Madonna proves why she’s called the Queen of reinvention on her 14th studio album, Madame X.
The best selling female artist to ever grace this planet hasn’t really had the best run of albums for the last decade. Since Hard Candy Madonna has seemed to be chasing trends rather than invent them like she did for the first 20 years of her career, MDNA being the major flaw.
However, every Madonna album always brings a wave of excitement, she always has the odd pop gem, even on her worst albums, and there’s always a tour which the Queen of pop is known for slaying – so it’s safe to say after the uncharacteristically uneventful Rebel Heart, we’re fully ready for this era.
Madame X is easily Madonna’s best album since Confessions on a Dancefloor in 2005, mainly because it’s the first time that the star hasn’t sounded like she’s chasing musical trends and she’s just doing what she wants to – it might not be the sound everyone’s going to copy, but Madonna is happy in her own lane, and so are we.
Just because it’s her best album in a while, doesn’t mean it’s not the weirdest album she’s ever released, toying with sounds, ideas and lyrics (“I will be gay if the gays are being burned) – experiments that nobody else but Madonna has the balls to play with.
Songs like “Crave,” lead single “Medellin,” “I Rise” and “Faz Gostosa” are the tracks that tie in all the elements Madonna incorporates across the album the best, the weirdness, the Portuguese influences and the all-round heart of Madame X.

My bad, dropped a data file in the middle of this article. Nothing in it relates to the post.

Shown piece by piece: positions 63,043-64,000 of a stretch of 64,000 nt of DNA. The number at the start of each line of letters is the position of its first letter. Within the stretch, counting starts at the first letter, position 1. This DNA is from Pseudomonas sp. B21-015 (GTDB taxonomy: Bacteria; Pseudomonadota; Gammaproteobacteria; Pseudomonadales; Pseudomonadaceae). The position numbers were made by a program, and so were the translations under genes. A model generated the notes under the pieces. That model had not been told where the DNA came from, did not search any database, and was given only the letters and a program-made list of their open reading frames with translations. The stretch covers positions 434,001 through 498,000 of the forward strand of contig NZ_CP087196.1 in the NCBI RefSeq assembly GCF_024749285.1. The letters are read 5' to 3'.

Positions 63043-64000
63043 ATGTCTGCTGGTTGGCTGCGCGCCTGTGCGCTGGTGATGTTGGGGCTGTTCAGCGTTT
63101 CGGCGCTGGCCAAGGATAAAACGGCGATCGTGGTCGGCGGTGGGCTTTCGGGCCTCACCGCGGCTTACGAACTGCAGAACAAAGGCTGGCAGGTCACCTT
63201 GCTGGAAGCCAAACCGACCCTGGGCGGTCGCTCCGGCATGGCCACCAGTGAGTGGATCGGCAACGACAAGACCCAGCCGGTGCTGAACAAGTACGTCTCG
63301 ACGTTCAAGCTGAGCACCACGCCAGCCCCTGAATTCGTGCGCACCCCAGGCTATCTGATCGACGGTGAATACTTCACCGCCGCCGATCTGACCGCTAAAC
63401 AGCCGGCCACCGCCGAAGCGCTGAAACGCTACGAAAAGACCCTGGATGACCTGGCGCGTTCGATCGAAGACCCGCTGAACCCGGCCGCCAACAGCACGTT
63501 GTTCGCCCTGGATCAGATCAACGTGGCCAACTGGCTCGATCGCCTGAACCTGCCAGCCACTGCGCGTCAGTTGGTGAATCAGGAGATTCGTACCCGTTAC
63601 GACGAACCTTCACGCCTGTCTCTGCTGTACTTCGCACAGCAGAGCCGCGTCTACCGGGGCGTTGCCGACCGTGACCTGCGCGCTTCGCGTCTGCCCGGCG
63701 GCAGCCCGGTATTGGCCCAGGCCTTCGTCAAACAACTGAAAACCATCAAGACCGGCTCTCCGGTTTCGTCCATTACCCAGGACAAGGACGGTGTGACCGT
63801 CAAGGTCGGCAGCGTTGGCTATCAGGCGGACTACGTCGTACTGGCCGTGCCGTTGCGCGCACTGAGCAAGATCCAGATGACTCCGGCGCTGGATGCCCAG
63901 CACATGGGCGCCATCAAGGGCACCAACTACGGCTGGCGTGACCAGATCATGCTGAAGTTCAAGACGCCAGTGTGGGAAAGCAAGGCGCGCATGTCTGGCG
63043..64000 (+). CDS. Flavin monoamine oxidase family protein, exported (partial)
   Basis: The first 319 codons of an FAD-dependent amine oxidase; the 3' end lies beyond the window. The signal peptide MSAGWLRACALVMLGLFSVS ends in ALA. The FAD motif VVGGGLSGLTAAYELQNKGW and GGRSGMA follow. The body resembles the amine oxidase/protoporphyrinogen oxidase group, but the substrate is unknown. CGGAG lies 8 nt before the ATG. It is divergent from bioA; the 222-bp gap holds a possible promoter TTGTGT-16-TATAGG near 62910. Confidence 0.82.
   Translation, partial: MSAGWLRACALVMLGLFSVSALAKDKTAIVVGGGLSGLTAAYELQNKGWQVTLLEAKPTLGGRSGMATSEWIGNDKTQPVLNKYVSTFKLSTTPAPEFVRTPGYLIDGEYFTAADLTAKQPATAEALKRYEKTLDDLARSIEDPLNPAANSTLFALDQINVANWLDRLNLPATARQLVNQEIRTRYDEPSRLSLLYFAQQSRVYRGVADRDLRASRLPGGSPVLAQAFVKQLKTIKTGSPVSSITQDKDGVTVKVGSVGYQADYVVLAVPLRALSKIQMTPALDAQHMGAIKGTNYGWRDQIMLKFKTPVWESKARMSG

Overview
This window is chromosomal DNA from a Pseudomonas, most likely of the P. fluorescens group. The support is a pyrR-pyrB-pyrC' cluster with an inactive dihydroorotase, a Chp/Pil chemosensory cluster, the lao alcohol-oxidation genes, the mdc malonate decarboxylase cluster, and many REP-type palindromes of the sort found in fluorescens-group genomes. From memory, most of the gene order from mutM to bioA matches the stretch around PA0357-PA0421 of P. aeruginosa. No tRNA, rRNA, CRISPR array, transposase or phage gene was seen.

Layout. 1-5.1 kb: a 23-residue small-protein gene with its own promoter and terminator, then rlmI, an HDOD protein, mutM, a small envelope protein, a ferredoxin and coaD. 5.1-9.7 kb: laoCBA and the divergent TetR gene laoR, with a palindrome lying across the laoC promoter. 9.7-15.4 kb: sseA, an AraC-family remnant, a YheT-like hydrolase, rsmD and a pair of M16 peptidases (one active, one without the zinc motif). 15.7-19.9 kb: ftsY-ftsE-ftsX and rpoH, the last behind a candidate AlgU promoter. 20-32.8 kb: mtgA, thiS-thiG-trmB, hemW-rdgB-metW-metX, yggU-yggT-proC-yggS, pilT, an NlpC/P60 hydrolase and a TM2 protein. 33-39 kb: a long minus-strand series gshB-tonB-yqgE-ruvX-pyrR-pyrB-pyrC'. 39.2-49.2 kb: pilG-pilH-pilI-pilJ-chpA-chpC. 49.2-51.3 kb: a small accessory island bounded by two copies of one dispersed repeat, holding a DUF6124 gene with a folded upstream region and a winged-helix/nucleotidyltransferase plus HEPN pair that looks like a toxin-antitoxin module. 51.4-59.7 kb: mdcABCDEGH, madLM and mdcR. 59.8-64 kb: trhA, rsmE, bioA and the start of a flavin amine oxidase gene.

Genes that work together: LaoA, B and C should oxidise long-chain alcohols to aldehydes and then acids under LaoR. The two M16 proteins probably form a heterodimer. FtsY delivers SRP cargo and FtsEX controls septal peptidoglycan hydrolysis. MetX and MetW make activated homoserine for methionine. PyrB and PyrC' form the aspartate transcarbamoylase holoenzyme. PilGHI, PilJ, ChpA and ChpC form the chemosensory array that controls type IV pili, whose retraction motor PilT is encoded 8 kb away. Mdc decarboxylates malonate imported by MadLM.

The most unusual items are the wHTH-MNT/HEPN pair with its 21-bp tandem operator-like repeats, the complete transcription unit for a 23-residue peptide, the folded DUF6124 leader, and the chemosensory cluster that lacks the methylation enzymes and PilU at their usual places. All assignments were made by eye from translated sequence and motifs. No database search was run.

The best way to view the album is to stand back and appreciate from a distance because it’s great in it’s bizarreness, even the albums huge misses like “Killers Who Are Partying” and “Come Alive” have a place on the wild ride – that’s not to say they shouldn’t have been cut, at 15 tracks long and ten of them being over four minutes, it’s a long listen.
There are moments on the album where – in comparison to the rest of the tracklist – there’s a simple song, “Crazy” has a playful, almost Taylor Swift style pop song that refreshes your pallet halfway through the Queens wild album.
Towards the end of the album you begin to get a bit lost, but one of the best surprises on the album is the penultimate track, “Looking For Mercy,” the rousing ballad builds slowly from straightforward ballad to an exciting, larger than life violin led event that ends in a song that could almost swallow itself – and we actually hear Madonna’s natural vocal for the first and only time on the album.
And that is possibly the biggest flaw of the entire album, we can appreciate the misses in their experimentalism, but the use of a vocoder is almost criminal. Whether this was a stylistic choice or because Madonna’s vocals are starting to falter, it leaves a robotic tint on the album that is otherwise full of heart.
Following “Bitch I’m Madonna” is “Bitch I’m Loca,” a Latin infused pop song with Maluma that crosses so far into electro-beats during the chorus you see no way of coming back…but it does, right back into the Latin production – a theme that sums the album up, pushing the limits so far it almost collapses the record…but it doesn’t!
Welcome back to the top of your game Madonna.
Check the album out below and let us know what you think in the comments!